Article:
Philosophers Argue Men Don’t See Domestic Duties

AI generated image of philosophers arguing about domestic duties

The age old debate about who does more around the house will never be settled, thanks to some philosophers may at least understand why it won’t be settled. Using affordance theory (which is about objects, situations, and actions being related) philosophers argue that the way the world is interpreted fundamentally defines how we react, or not, to an implication of a chore. For example, a man might see a room as being disorganized and leave it at that whereas a woman sees the same room and thinks about the necessary action of having to organize it, meaning that the woman in this example has more of a mental burden than the man. Of course, it’s a very gendered conversation and there’s no clarity of any of this being innate or learned behaviour.

Regardless, you should tidy up after yourself.

“Many point to the performance of traditional gender roles, along with various economic factors such as women taking flexible work for childcare reasons,” said Dr Tom McClelland, from Cambridge University’s Department of History and Philosophy of Science.

“Yet the fact that stark inequalities in domestic tasks persisted during the pandemic, when most couples were trapped inside, and that many men continued to be oblivious of this imbalance, means this is not the full story.”

McClelland and co-author Prof Paulina Sliwa argue that unequal divisions of labour in the home – and the inability of men to identify said labour – is best explained through the psychological notion of “affordances”: the idea that we perceive things as inviting or “affording” particular actions.

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Discard These 20 Things to Improve Your Health

There are some minor things you can do around your home to improve your health and the health of the planet. These things range from where you plant trees and what you buy, Time magazine has looked in the opposite direction: what to throw away. They have a list of 20 things that (if you’re buying) you should discard.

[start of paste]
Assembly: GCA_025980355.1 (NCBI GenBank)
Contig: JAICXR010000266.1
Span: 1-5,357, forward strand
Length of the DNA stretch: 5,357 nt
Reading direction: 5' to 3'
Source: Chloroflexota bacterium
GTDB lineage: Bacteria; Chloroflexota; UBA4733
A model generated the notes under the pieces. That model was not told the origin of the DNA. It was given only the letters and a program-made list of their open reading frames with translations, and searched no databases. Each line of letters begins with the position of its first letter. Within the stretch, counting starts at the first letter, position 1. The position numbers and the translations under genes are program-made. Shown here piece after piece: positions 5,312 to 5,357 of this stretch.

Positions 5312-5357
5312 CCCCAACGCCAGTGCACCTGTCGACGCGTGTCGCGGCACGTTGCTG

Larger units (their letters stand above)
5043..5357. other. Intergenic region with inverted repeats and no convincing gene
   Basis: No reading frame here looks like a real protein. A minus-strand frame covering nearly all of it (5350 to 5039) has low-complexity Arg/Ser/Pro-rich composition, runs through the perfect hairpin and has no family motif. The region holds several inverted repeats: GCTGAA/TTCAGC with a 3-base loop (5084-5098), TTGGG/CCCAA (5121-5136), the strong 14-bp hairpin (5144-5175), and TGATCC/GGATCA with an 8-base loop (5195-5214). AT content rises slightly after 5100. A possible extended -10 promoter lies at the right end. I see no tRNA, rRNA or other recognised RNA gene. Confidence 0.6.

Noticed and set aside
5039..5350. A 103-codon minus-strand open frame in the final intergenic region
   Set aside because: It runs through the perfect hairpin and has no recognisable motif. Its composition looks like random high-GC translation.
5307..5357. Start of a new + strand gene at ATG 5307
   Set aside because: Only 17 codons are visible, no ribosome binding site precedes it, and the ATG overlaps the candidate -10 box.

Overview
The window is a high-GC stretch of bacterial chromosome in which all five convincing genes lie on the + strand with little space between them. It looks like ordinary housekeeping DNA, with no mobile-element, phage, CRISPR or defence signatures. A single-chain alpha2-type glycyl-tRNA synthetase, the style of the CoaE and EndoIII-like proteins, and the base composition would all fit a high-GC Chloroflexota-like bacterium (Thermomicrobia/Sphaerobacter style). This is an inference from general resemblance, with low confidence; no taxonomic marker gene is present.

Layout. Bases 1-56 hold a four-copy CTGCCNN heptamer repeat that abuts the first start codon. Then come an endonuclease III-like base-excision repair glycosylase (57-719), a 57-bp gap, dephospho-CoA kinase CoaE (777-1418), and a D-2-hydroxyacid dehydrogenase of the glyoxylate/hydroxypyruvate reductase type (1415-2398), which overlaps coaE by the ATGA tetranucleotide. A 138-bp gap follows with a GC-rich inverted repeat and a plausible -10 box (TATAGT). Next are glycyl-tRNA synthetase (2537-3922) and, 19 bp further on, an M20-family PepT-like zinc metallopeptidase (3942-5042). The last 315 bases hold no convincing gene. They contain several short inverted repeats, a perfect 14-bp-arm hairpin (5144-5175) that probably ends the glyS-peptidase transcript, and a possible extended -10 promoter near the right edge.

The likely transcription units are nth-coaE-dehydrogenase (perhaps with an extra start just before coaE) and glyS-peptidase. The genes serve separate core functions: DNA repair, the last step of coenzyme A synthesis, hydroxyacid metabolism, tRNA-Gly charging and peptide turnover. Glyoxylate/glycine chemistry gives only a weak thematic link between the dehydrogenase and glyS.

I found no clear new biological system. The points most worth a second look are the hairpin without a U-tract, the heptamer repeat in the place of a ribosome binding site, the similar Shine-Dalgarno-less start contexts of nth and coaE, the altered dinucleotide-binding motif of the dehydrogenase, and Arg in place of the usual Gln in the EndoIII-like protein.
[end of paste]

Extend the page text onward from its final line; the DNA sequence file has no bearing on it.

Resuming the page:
Your stash of diet soda

If you haven’t already, you may want to reconsider your diet soda habit—especially if you’re trying to lose weight. A much-buzzed-about study published in the journal Nature found that non-caloric sweeteners such as saccharin (Sweet-n-Low), sucralose (Splenda), and aspartame (Equal) may mess with the gut bacteria that play a key role in healthy metabolism. Researchers found a link between these sweeteners, altered gut microbes, glucose intolerance and metabolic syndrome (both precursors to Type 2 diabetes) in mice and humans.

Read more.

How to Reduce Household Food Waste

It was recently found out that Canadians waste a lot of food, 51% of which is wasted inside the home. This means that there are ways that each individual can make a difference! The CBC has a tip sheet on what you can do at home to ensure you don’t throw out perfectly good food.

4. Don’t assume you need to buy in bulk
Grocery chains like Costco and Sam’s Club have enjoyed great success by convincing consumers that they will save money if they buy in mass quantities. But some experts warn against this purchasing strategy.

“People buy in bulk to make an effort to save money, but what they’re not realizing is that if they buy more than they need and throw away food that’s rotten, they haven’t saved money. They’ve actually wasted food and wasted money,” says Rosenbloom of Words to Eat By

Read more ways to reduce waste at the CBC.

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